Assessing the Search for Information on Three Rs Methods, and their Subsequent Implementation: A National Survey among Scientists in The Netherlands
Judith van Luijk, Yvonne Cuijpers, Lilian van der Vaart, Marlies Leenaars and Merel Ritskes-Hoitinga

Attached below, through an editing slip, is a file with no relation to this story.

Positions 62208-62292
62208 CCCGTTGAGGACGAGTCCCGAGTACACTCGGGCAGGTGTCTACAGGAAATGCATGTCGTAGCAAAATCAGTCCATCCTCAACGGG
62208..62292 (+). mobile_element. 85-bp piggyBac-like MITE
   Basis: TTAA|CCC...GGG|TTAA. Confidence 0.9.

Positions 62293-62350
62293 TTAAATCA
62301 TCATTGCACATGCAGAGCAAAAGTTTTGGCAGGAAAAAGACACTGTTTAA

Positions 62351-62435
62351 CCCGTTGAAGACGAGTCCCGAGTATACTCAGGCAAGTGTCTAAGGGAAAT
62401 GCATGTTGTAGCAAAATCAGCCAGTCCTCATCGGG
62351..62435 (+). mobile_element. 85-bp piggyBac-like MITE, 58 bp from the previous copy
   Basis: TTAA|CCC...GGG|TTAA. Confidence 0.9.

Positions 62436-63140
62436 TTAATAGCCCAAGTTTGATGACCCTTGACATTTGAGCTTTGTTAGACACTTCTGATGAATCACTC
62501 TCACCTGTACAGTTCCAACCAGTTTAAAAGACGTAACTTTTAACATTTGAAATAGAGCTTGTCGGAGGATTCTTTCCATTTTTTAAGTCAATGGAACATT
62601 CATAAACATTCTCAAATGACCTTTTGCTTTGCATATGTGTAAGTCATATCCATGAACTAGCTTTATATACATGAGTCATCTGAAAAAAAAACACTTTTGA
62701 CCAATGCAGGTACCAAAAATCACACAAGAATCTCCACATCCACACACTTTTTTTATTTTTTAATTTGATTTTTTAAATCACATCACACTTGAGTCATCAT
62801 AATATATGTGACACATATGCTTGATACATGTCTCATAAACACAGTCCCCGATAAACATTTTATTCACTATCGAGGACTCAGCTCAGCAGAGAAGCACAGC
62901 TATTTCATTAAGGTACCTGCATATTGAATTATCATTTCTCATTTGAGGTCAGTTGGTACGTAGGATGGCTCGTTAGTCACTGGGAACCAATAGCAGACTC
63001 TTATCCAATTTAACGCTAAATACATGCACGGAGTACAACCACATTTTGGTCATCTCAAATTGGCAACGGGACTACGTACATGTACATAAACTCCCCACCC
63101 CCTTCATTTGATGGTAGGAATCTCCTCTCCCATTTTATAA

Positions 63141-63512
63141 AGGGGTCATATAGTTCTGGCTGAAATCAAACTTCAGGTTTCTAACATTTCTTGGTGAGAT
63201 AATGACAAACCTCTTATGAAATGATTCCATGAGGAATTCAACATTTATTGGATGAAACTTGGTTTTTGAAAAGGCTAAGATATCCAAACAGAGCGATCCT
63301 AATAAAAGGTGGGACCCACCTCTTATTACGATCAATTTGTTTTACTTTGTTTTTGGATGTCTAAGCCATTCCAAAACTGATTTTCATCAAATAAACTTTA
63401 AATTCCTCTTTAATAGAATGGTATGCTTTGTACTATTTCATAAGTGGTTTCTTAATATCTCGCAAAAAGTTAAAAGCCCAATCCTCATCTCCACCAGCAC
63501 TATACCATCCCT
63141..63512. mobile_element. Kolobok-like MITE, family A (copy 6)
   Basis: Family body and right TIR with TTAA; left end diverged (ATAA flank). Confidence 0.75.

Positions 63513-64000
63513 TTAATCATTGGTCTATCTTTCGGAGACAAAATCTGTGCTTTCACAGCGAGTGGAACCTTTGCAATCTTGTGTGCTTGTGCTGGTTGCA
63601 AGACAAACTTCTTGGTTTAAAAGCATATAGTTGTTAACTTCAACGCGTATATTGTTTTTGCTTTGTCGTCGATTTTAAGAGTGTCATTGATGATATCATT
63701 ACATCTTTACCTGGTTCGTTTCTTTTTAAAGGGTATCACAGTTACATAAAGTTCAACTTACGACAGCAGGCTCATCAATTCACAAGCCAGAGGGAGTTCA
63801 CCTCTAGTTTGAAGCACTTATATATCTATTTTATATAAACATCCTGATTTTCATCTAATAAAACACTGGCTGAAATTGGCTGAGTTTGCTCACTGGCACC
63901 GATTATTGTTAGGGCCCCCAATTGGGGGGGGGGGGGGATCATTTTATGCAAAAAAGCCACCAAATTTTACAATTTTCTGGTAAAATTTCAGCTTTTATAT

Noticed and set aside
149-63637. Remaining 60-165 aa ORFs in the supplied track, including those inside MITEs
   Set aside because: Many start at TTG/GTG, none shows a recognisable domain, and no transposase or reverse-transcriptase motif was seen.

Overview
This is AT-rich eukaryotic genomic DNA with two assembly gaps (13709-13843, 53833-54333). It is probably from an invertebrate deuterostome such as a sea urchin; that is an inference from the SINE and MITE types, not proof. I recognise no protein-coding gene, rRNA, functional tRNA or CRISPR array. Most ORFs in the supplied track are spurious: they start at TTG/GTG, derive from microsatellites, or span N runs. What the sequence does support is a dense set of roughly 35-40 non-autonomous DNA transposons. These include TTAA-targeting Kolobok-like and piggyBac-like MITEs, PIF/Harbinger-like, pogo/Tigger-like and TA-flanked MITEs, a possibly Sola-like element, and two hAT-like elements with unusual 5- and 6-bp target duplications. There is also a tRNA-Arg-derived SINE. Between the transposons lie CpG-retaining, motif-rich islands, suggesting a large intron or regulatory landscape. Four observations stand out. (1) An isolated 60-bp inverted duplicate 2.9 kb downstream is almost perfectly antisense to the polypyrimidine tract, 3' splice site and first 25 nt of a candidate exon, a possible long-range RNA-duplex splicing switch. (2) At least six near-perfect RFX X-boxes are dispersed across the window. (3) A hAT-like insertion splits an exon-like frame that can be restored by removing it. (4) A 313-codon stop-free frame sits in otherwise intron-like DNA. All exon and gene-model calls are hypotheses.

A local survey conducted among scientists into the current practice of searching for information on Three Rs (i.e. Replacement, Reduction and Refinement) methods has highlighted the gap between the statutory requirement to apply Three Rs methods and the lack of criteria to search for them. To verify these findings on a national level, we conducted a survey among scientists throughout The Netherlands. Due to the low response rate, the results give an impression of opinions, rather than being representative of The Netherlands as a whole. The findings of both surveys complement each other, and indicate that there is room for improvement. Scientists perceive searching the literature for information on Three Rs methods to be a difficult task, and specific Three Rs search skills and knowledge of Three Rs databases are limited. Rather than using a literature search, many researchers obtain information on these methods through personal communication, which means that published information on possible Three Rs methods often remains unfound and unused. A solution might be to move beyond the direct search for information on Three Rs methods and choose another approach. One approach that seems rather appropriate is that of systematic review. This provides insight into the necessity for any new animal studies, as well as optimal implementation of available data and the prevention of unnecessary animal use in the future.